• An attorney
  • An accountant
  • A Federal tax ID number
  • A State business license
  • A corporate entity
  • An office (home or outside location. A shared office space is usually best to start as most offer many of the support services you will need)
  • Insurance
  • Marketing/advertising materials (including a Website)
  • A list of fees or price list for your services and expenses
Click here for a list of items to purchase for your start-up office.
One of the best advantages of consulting is that you can pretty much plan your work. You decide how much you want to work and what kinds of assignments you wish to accept.

Prior to leaving your current job, if you are still working and if you are thinking of starting a consulting practice you should:
  • Google “consulting practice” and “starting a consulting practice” where you will find many resources including books on how to build a successful consulting practice, such as “10 ways to start a consulting practice,” etc.
  • Maintain your contacts and continue to network.
  • Decide what area(s) of consulting you plan to establish and make a special effort to network with the people and companies that could use your services.
  • Develop any skills and acquire the credentials you will need.
  • Do some analysis to see if the area in which you plan to consult is truly viable.

Tuesday, September 23, 2014

Correct Your Digital Footprint

by Art Koff, Founder of RetiredBrains

Many Americans aren't aware of the full extent of their digital footprint.

Having all appropriate information in one place isn't only important to your proper digital management, but is extremely important for your family and your estate after you’re gone or incapacitated.

It is important to discuss with your spouse or family as to whether you want your on-line/digital accounts closed or transferred when the time comes. Your should list the contact person, if you have one, at each account, as well as passwords and login information and make sure to include all financial, banking and credit card sites as these are areas that have the biggest possibility of creating problems if you aren't available to act.

Be aware that each social media site has a different set of rules governing how to close your account and remove the profile of a deceased users. Some are relatively easy while others may require a copy of an obituary notice or even a death certificate.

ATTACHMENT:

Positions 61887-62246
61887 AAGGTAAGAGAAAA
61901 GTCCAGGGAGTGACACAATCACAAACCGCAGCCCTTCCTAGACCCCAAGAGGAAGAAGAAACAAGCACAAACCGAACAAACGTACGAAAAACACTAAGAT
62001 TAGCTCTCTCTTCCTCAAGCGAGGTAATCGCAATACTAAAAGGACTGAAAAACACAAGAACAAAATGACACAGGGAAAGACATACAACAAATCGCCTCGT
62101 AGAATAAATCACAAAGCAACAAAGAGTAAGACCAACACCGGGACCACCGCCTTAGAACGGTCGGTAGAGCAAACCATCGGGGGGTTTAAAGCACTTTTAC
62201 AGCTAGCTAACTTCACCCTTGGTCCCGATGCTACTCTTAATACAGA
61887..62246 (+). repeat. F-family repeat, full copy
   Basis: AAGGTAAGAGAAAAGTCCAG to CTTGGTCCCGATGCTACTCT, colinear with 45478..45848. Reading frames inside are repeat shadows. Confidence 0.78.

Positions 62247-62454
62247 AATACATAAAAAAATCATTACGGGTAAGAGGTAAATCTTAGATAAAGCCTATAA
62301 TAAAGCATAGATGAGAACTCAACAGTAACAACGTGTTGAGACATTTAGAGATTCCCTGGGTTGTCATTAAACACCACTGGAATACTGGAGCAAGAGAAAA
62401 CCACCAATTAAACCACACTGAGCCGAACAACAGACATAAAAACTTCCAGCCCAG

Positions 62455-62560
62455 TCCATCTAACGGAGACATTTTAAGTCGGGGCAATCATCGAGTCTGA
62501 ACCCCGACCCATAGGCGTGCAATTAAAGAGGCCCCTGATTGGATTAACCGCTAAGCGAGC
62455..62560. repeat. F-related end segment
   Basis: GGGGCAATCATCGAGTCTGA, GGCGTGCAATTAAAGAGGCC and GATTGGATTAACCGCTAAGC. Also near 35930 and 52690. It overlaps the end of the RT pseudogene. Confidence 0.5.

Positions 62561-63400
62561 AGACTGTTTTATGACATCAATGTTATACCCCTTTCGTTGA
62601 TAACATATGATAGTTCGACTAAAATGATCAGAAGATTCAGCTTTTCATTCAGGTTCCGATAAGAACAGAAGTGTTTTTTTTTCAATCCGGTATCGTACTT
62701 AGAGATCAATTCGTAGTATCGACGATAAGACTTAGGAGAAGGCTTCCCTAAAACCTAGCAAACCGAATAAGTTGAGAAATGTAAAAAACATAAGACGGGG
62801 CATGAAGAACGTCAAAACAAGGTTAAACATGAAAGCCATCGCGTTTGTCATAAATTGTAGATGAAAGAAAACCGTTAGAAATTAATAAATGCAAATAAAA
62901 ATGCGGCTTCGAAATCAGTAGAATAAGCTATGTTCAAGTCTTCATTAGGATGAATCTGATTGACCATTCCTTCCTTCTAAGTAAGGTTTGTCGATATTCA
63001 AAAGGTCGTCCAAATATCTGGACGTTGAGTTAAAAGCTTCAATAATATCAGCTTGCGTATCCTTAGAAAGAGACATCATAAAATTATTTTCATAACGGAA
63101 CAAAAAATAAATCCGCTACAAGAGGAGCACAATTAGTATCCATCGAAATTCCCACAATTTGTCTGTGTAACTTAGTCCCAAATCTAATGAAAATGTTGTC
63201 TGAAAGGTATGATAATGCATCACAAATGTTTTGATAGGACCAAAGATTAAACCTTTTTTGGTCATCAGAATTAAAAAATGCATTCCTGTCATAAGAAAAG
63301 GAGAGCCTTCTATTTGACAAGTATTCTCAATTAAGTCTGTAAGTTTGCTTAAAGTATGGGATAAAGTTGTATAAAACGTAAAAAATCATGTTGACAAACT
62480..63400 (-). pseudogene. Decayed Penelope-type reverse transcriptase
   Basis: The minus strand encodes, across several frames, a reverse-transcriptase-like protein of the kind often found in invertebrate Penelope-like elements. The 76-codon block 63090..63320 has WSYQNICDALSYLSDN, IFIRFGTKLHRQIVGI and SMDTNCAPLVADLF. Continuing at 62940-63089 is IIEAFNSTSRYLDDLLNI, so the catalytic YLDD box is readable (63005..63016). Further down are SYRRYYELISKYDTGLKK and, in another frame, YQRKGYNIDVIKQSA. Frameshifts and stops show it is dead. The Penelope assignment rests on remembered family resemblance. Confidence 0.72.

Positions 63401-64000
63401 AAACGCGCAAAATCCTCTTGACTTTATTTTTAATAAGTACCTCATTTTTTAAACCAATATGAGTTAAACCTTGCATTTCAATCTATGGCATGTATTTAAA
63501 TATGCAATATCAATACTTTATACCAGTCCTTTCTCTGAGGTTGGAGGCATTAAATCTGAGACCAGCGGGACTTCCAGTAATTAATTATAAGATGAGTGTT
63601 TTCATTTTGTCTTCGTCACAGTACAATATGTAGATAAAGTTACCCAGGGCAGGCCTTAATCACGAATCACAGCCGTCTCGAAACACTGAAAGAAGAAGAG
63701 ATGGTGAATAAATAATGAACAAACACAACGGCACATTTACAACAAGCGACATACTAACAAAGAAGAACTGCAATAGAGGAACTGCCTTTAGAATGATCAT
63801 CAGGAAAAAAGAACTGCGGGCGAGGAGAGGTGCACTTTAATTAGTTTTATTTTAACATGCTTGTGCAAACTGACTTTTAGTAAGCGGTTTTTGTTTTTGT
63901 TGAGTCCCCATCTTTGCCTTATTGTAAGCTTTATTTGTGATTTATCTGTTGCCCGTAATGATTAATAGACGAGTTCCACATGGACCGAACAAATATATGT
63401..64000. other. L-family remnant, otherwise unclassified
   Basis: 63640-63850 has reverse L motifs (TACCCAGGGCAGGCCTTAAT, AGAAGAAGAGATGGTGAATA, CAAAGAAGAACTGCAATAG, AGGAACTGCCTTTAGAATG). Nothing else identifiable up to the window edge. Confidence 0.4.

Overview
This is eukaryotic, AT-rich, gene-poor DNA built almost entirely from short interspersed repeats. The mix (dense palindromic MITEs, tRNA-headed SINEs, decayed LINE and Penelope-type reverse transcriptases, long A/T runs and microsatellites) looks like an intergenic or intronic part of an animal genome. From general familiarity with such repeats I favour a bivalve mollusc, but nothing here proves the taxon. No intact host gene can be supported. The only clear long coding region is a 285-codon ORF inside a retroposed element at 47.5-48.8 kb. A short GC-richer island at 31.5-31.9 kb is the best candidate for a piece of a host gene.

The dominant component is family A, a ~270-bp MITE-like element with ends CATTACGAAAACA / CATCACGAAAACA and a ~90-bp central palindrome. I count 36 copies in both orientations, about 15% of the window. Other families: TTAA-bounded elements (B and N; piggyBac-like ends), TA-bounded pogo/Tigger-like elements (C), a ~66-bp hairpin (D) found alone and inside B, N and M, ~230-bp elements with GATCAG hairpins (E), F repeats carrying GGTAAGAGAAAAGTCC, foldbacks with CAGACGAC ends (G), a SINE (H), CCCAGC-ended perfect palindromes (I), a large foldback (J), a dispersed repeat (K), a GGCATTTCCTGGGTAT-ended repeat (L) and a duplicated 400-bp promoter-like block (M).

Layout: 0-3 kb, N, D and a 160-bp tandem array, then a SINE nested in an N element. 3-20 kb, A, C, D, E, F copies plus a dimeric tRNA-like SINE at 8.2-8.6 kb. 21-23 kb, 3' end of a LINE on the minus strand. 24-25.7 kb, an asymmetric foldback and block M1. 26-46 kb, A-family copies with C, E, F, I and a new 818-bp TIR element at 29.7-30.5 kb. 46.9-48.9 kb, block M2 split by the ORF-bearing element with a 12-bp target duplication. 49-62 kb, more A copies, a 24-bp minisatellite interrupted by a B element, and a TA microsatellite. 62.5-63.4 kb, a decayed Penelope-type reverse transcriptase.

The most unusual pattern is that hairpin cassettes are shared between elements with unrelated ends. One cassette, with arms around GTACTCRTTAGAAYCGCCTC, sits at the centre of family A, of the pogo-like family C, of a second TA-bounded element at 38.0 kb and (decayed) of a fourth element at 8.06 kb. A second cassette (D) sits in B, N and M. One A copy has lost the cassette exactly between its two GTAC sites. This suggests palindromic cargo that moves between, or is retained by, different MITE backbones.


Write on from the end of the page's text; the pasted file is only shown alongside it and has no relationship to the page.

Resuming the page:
Definitely provide a copy of this information to your spouse/family and to your accountant and attorney along with instructions of how these matters should be handled.

Instruct the appropriate person (family member or friend) whether you wish some kind of message sent out via your social media sites including various alumni list-serves indicating your passing or incapacitation.

Everyone needs to do the following:
  • List all of your accounts, logins, passwords and URL's including email accounts. Note: if you have more than one email account it is imperative that the appropriate email address be listed with each of your accounts for communication purposes.
  • List social media Facebook, LinkedIn, Twitter, Google+, Pinterest, etc.
  • List any sites you use to purchase or sell products and services like eBay, Amazon, craigslist, Zappos, etc.)
  • List all retailers where you have open accounts.
  • List all business and service related online accounts like banking, utilities, cable, phone, Internet, etc.
  • List all accounts in which you use automatic transfers or payments via a credit card or checking account withdrawal.
For additional information and many articles on what you should consider with respect to your digital footprint check out

For more information on who gets access to a deceased person's digital accounts including state by state laws on access to digital accounts after death check this report from the
Pew Research Center.

For a short concise
estate-planning check list, visit our site,

Thursday, September 4, 2014

"The Starfish Story"

Adapted from the original by Loren Eiseley